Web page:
It is evident that the belief of the reciprocal principles of nature, male and female, light and dark, active and passive; was known in most of the primitive religious systems of both the old and new worlds. Thus, what resulted was the widespread, common veneration paid to the sexual parts, as they were associated to the productive and generative principles in nature.
The origin of phallic worship is hidden behind so much obscurity that very little is actually known about it. The Phoenicians, Egyptians, Phrygians, Greeks, Hindus, and many others have legends and myths concerning phallic worship that date back to prehistory. This book explores the origins of phallic worship, its influence on the religions of antiquity, serpent symbolism, the tree of knowledge, the "fall of man", and sun-god worship in antiquity.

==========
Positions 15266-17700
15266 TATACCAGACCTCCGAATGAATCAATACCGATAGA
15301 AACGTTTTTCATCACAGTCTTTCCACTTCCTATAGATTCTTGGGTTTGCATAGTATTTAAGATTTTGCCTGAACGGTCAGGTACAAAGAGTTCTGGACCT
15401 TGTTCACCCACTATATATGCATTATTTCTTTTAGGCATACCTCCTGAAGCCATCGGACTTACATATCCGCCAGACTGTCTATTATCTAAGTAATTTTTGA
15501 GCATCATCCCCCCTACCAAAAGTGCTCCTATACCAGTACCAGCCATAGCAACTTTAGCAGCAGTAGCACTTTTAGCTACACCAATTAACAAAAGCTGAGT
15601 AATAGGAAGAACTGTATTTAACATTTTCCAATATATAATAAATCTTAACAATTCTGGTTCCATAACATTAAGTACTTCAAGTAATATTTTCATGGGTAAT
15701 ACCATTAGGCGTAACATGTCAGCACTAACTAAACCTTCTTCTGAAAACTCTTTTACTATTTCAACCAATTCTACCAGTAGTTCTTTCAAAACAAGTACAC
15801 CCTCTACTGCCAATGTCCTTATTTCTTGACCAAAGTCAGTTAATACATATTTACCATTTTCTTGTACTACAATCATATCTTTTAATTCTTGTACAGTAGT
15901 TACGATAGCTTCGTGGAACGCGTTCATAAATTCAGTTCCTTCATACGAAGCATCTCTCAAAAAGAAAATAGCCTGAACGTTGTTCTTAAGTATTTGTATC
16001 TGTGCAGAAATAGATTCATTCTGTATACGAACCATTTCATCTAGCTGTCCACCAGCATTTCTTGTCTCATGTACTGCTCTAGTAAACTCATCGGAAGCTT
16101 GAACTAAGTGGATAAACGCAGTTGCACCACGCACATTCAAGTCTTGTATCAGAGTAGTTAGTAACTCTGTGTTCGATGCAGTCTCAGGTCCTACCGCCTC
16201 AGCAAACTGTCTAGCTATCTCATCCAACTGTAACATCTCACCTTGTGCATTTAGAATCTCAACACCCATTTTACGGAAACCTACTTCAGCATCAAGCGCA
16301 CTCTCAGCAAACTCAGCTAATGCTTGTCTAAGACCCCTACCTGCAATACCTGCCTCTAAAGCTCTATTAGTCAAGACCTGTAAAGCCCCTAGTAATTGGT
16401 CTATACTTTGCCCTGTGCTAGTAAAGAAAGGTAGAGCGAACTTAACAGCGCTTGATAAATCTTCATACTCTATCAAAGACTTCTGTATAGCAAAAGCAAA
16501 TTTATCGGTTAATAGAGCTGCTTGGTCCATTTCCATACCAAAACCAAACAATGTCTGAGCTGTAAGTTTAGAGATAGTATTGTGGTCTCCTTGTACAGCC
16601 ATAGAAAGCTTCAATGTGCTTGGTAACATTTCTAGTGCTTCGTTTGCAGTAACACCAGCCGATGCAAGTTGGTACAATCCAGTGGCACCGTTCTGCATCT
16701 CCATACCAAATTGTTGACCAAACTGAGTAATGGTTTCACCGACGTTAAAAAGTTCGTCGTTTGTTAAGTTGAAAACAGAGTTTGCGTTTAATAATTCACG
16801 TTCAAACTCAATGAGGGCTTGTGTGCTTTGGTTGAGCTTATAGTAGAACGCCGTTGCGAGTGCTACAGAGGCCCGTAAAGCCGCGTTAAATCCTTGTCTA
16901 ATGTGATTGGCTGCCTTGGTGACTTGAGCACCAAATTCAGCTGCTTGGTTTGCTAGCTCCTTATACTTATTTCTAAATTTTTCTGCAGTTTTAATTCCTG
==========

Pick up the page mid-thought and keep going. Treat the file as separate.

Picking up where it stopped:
The intricate correlations that Ancient Symbol Worship makes concerning the origin of phallic worship throughout the ancient world includes important knowledge which would otherwise not be known today.